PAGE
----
Aug. 29, 2006 at 12:15 AM ET
"Never send a human to do a machine's job": It's one of my favorite quotes from Agent Smith in "The Matrix," and it also turns out to be a pretty close paraphrase of a space exploration dictum from engineer Gentry Lee, a veteran of NASA's Mars missions.
University of Maryland physicist Robert Park would agree with that dictum as well. He's a longtime critic of human space exploration, contending that robots can do the job more cheaply, more safely and more capably. That's why he's no fan of the international space station, as seen in this in-depth look at space station science.
So what would he spend the money on instead? He didn't hesitate to give three examples of robotic missions that could yield big payoffs but have been sidelined by NASA due to the agency's cost crunch:
• The Deep Space Climate Observatory, a.k.a. DSCOVR, a.k.a. Triana, a.k.a. GoreSat. This satellite would continuously monitor Earth in several wavelengths to learn about our planet's absorption of solar energy, and the effect on global climate. The $100 million spacecraft has been built and is ready for launch, but the mission has been mothballed. Park said sending DSCOVR to the L1 gravitational balance point is "the most important thing we could be doing in space right now."
Park pressed for the mission to proceed in a New York Times op-ed piece earlier this year, and severalotherarticles have bemoaned DSCOVR's descent into limbo. Park told me that determining the root causes of global warming is "the most important question facing mankind, and we've built the device to do it."
He suspects the problem may have something to do with the satellite's parentage: DSCOVR was the latest incarnation of a mission suggested by Vice President Al Gore back in 1998. At the time, the satellite was criticized as little more than a 24/7 source of pretty space pictures - an "ideological playtoy," in the words of Rep. Dana Rohrabacher, R-Calif. This timeline from NASA Watch makes it sound as if politics figured more prominently than science in the mission's genesis.
In any case, with the Republicans in charge of the White House as well as Congress, the prospects for "GoreSat" have definitely dimmed.
• The Terrestrial Planet Finder, or an equally powerful space telescope by another name. The TPF would actually be a set of telescopes flying in formation, with their observations combined through a trick known as interferometry. Such a telescope could spot planets like Earth orbiting distant stars, and perhaps even conduct a chemical analysis of those planets' atmospheres to look for telltale signs of life.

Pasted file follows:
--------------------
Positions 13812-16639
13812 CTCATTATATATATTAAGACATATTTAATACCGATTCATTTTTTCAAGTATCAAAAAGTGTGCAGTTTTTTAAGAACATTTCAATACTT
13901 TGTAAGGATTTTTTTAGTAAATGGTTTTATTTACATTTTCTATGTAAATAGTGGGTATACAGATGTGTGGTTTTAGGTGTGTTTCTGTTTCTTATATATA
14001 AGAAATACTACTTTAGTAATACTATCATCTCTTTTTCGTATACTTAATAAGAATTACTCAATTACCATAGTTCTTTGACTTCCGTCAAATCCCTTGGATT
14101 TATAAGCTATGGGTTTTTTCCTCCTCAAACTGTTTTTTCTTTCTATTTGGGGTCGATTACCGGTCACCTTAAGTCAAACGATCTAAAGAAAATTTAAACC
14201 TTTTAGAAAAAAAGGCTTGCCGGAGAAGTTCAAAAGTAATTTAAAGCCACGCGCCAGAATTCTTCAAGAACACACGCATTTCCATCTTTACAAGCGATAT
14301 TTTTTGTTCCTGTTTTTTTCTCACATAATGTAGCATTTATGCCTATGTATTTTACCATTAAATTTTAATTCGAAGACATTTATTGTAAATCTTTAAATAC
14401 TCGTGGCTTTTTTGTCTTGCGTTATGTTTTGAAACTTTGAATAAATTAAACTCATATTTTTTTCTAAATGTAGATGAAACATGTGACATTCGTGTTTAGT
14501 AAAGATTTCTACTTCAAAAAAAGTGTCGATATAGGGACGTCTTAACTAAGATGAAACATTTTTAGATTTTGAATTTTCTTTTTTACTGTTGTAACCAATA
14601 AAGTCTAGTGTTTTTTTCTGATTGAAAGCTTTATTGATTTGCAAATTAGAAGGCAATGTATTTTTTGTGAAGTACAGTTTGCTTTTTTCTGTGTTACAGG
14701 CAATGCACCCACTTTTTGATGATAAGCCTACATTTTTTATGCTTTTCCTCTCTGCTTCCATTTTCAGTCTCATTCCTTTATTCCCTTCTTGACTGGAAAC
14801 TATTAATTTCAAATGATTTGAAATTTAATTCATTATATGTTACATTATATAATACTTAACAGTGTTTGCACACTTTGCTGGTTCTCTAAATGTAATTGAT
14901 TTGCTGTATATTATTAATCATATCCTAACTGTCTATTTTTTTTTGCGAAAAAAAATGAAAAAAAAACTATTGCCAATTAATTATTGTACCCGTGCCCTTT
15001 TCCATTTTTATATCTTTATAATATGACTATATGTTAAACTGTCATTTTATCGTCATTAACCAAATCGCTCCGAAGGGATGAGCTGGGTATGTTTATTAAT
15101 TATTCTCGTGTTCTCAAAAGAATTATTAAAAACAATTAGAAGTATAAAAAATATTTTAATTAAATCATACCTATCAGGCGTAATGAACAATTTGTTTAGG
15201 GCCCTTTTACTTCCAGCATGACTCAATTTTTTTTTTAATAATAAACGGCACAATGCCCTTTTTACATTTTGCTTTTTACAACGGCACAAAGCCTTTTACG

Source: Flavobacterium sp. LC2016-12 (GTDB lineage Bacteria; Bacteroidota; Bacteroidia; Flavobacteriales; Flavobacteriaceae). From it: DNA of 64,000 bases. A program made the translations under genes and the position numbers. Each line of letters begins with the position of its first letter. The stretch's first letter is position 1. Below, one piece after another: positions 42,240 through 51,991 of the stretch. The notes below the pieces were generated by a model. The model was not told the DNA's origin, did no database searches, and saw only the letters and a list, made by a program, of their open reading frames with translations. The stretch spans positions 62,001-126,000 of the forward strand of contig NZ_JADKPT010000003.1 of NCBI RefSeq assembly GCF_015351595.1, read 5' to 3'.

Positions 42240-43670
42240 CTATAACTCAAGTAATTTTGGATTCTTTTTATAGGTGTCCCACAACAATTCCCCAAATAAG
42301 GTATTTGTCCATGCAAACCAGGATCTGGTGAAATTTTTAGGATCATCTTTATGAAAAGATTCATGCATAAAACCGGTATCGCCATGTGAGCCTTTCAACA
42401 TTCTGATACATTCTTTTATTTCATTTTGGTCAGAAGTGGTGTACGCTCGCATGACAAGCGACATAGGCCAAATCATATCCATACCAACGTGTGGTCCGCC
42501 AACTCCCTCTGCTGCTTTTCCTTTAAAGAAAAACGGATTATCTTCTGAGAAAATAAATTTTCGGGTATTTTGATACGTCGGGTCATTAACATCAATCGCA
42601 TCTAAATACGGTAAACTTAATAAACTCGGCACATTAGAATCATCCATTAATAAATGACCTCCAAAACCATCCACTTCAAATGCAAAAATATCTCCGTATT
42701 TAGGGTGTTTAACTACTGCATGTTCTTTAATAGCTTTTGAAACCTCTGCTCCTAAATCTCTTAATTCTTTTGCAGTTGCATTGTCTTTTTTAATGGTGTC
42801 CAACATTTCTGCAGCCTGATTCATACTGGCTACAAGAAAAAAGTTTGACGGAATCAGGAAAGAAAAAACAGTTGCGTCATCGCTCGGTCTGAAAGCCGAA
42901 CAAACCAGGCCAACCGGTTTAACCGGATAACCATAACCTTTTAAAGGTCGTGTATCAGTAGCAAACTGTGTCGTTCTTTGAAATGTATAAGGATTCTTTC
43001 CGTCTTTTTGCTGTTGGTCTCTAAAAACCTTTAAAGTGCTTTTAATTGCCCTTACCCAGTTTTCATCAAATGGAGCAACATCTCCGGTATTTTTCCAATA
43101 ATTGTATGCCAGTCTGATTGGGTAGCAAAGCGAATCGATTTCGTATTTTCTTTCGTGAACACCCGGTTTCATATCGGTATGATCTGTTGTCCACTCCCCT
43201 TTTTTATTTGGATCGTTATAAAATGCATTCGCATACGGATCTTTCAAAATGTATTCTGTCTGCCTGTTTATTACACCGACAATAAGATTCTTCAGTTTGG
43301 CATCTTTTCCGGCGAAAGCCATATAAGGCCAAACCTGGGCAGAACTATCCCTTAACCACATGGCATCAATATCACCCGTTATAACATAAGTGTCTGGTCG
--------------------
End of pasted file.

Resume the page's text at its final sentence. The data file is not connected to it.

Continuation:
"We are now in a position where we have the capability to build a real space telescope," Park said.
This PDF file from NASA estimates the cost of the TPF at about $1 billion, but the cost almost certainly would be more than that. The most recent plan called for the mission to be phased in as two chunks, with completion due in 2020 or so. There are big questions about the technological hurdles facing the project. But for astrobiologists, the TPF (or something like it, such as the European Space Agency's Darwin probe) is a must-have tool in the hunt for Earthlike planets.
Unfortunately for astrobiologists, their favorite pursuits were hard-hit in the latest NASA budget, and projects like the TPF were put on the back burner. There's a ray of hope, however: The House's version of the NASA budget bill adds $10 million to keep the TPF project alive for the next fiscal year.
• The Europa orbiter would take a closer look at Europa, a mysterious moon of Jupiter that is thought to harbor a salty sea of liquid water beneath its globe-girdling crust of ice. The Galileo spacecraft found evidence for such an ocean - but the orbiter would carry radar-sounding equipment and other instruments that could delve more deeply into the mystery.
The mission went through several incarnations, one of the most recent being the nuclear-powered Jupiter Icy Moons Orbiter. NASA has shelved the idea for now, but Park says there's a "good chance" that a Europan ocean may actually contain some sort of extraterrestrial life. The House budget bill provides $15 million to fund preparations for an eventual Europa orbiter. You can traced the ups and downs of the Europa mission through this threaded discussion at UnmannedSpaceflight.com.
So those are Park's three top picks. "We ought to be getting on with it," he said. "Instead, we're squandering our resources on God knows what."
Would you agree with this list? Do you think sending people to the moon, Mars and beyond is more important? (Most of the people who have participated in our unscientific Live Vote say no.) Should it be all of the above? None of the above? Are some missions too good for NASA, or more appropriately funded by the private sector? Feel free to weigh in with your comments below.